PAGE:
Back in Sonoma (Feb. 23, 2020)


The Old World is where my wine heart thrives, but I've tasted enough Californian wines in the last four years to admit that, if I were to relocate to the San Francisco Bay Area, I'd make a road trip to the Sonoma Valley once a month.

I had a free day the Sunday before RSA Conference 2020. I wasn't planning a trip, because I was scheduled to land at 6 AM, but my friend Ram Menashe had other plans for us. He had landed the day before, rented a car and promised to drive. All I had to do was find wineries for us to visit. 

It wasn't as easy as I'd thought. My first choices either did not have tasting rooms or were not open on Sundays.  At the end, we wound up discovering two new, excellent-to-great wineries and one depressingly mediocre. 

It was a great day. The Russian River Valley part of Sonoma is charming and beautiful and it's still much less touristy than Napa.

Freeman Winery

This is, to me, an indisputably great winery, the wines showing vivid brightness and expressive, sexy joy across the entire lineup that we tasted (we did not get to taste the flagship Aikido Pinot Noir). I fell in love within minutes. A perusal of the winery's site shows that some of the wines are sourced from vineyards that are owned and managed by the winery, some are bought grapes. It seems to make little difference to the outcome. It's well worth reading through the site, the background story is quite charming, 

Hawk Hill, Chardonnay, 2018
Lovely, gloriously complex and broad. Balances a tight flintiness with luscious fruit, adding a hint of baby fat. 

Ryo-Fu, Chardonnay, 2017
Ryo-Fu is Japanese for "cool breeze", the wine so named for the breezes that cool the Russian River Valley vineyards that this wine is sourced from. It's stylistically similar to the Hawk Hill, with a few telling points. It's more tense, and also more savory and saline. If you love Chardonnays, you’ll fall in love with it.

KR Ranch, Pinot Noir, 2016
Gloria Estate, 2017
Yu-Ki Estate, 2017
All three vineyard-designated wines display the sexy side of Pinot: wild fruit and exotic spices. The Yu-Ki is arguably the best, certainly the the most savory, flirting and exotic - but you really can't go wrong with any of the three.

Merry Edwards

In contrast with Freeman, the wines are less immediately expressive, at least, the reds are. There’s something very old world about their restraint. The basic character of the Pinots is different than the obvious Burgundy benchmark - lace and cherries rather than silk and strawberries - but just as deep, projecting potential in 5-10 years to come.

Merry Edwards was one of the first female winemakers in the US, way back in the early 70’s. The winery is based in the Russian River Valley and makes RVR and Sonoma Coast Pinot Noirs, a Sauvignon Blanc, a Chardonnay and a sparkling wine.

Let me encapsulate, inasmuch as I fear I may be doing Merry an injustice by telescoping the achievements of a long career. She gets Pinot and the way she gets it shows an aspect I didn’t expect would appeal to me. So thanks for taking me a few steps outside of my Pinot comfort zone. I only tasted one still Chardonnay and one sparkling wine, so I’m taking a big leap generalizing from that. But it seems to she recognizes what makes the Cote de Beaune whites and Champagnes so appealing and brings that to the RVR fruit without forcing the fruit into becoming what it was not meant to be.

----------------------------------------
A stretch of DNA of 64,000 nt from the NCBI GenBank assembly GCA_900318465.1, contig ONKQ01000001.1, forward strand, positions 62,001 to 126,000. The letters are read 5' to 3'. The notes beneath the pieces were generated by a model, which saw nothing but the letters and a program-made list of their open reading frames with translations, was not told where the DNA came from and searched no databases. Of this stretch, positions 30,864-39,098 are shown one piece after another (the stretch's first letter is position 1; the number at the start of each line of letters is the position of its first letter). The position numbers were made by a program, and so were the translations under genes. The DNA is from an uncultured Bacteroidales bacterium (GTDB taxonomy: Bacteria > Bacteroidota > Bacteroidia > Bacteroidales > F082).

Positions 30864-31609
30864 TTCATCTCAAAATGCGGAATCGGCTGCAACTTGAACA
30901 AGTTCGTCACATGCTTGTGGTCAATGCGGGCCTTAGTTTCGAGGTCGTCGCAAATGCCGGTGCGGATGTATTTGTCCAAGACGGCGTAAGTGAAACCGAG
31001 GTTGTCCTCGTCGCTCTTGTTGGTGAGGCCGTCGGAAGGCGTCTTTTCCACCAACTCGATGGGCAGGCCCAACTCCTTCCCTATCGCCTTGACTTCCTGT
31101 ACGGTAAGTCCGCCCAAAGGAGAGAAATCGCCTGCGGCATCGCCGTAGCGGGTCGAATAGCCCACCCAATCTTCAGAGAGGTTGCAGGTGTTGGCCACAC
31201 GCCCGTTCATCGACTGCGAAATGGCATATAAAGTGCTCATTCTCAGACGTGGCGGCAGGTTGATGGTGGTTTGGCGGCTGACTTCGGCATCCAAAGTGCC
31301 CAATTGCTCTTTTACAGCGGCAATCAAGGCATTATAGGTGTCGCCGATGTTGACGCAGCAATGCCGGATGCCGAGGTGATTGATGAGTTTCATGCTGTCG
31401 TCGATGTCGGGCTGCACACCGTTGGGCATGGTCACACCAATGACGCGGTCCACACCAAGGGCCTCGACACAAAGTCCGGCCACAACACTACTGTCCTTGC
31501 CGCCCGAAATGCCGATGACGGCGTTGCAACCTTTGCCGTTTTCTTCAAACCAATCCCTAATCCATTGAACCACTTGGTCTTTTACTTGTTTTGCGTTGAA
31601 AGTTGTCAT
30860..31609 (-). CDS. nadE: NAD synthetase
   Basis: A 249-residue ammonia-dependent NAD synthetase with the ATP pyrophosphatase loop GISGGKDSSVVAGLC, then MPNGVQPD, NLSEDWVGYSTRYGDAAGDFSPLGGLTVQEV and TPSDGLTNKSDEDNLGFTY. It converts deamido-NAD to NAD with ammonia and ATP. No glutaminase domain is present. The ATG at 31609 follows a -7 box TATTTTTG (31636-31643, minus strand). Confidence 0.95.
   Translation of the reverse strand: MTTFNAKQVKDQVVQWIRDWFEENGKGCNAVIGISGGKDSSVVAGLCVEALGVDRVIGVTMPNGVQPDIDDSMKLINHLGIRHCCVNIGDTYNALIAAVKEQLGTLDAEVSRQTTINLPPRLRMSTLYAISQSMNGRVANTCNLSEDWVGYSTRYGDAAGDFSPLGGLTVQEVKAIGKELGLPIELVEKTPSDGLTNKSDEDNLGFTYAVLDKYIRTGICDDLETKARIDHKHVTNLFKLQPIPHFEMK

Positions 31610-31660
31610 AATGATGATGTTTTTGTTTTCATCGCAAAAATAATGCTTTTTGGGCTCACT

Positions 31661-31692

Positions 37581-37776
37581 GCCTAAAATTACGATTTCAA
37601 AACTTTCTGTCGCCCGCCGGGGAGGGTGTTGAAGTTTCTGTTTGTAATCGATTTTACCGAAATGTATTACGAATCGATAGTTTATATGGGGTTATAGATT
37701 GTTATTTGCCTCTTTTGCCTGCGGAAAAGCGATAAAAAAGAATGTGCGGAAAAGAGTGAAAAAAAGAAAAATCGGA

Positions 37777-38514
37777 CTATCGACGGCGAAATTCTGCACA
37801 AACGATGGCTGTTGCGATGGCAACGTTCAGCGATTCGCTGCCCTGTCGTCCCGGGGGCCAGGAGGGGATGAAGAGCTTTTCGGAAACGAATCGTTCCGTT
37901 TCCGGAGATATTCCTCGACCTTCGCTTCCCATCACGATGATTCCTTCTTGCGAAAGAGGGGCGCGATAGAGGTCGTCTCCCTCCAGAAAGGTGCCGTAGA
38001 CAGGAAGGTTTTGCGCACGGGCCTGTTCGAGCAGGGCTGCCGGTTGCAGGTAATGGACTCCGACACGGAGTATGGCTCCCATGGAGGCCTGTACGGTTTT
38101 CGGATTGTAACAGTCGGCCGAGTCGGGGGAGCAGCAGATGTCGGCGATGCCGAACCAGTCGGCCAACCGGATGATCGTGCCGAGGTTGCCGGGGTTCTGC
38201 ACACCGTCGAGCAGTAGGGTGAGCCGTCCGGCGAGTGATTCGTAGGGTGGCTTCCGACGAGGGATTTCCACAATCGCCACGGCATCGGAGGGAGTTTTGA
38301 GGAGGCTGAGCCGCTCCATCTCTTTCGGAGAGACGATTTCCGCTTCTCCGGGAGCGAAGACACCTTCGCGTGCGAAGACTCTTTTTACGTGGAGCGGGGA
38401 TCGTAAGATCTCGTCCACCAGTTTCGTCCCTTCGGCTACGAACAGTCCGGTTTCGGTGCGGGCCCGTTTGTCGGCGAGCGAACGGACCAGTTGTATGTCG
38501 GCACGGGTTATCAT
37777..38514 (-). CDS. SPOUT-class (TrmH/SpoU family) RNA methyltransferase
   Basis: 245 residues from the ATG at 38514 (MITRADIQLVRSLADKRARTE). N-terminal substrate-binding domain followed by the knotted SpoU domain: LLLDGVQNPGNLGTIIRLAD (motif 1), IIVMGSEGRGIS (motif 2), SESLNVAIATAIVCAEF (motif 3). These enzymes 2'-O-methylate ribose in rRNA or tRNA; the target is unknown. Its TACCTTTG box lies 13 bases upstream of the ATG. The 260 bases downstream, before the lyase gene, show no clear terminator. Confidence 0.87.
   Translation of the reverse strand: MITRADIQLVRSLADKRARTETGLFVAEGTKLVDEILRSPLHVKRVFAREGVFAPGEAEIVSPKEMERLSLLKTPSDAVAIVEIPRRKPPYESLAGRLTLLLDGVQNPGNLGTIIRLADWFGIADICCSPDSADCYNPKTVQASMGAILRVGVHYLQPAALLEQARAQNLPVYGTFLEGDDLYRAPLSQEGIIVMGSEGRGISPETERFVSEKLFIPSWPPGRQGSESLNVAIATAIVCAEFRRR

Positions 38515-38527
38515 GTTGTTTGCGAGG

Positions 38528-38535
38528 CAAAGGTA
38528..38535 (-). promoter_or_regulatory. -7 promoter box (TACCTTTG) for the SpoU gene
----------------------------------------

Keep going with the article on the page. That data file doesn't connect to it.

Russian River Valley, Olivet Lane, Chardonnay, 2016
A lovely wine, whose infusion of flint made me think of Chassagne. It's fermented in steel and aged in oak, but the oak has been integrated in a totally seamless fashion.

Meredith Estate, 2017
This was the "It Girl" of the tasting, deep and earthy with subtle fragrances of truffles. The other Pinots all had something to recommend them. Klopp Ranch, 2017 was also earthy and mushroomy, but not quite as impressive and fine. Olivet Lane, 2017 was distinctly more fine than the Klopp Ranch, the most fragile and floral of the lot. Coopersmith, 2017 was just as deep as the Meredith, but without the complexity, its potential less convincing. 

Sauvignon Blanc, 2018
Apparently, Edwards doesn't like grassy notes in Sauvignon, so she stirs the lees a lot to make the wine creamier. Despite that, it retains a nervy edge. 

Cuvée Olivet, 2012
The estates's sparkler is quite lovely, albeit not very complex. It avoids both sweetness and yeastiness.

Joseph Swan Winery

I was here last year. Didn’t enjoy much of anything I tasted except for the Trenton Pinot Noir, which I loved. It's the classic wine that made their reputation and unless something's changed since I was last here, it's the wine to buy.

We didn’t taste it this time. Which drove home a sad point.

There’s not much to write home about besides the Trenton. Joseph Swan is a sort of a Marie Provst waiting for the dachshunds' feeding time.

Grenache Blanc, Catie’s Corner, 2017
A one trick pony, but that trick is nice: white fruit with a nutty spice.

Grenache Blanc, Orange Wine, 2017
Same vineyard, grapes fermented on their skins. The result shows loss of varietal character, or any character at all, in favor of a metallic surface. 

Chardonnay, Cuvée de Trois, 2016
Too rich for me, just apple cider with a limp backbone.

Valdoguie, 2018
The grape Valdoguie was formerly known as Napa Gamay. Under any name, it's best forgotten.

Pinot Noir, Saralee’s, 2016
The is the cold cucumber soup version of Pinot.

Pinot Noir, DNA, 2016
Cucumber soup with a dash of paprika. 

Syrah, Great Oak Vineyard, 2012
Pepper, bacon, sweet and savory. Decent.

Zinfandel, Bastoni, 2013
Beets, good body, short finish. Decent.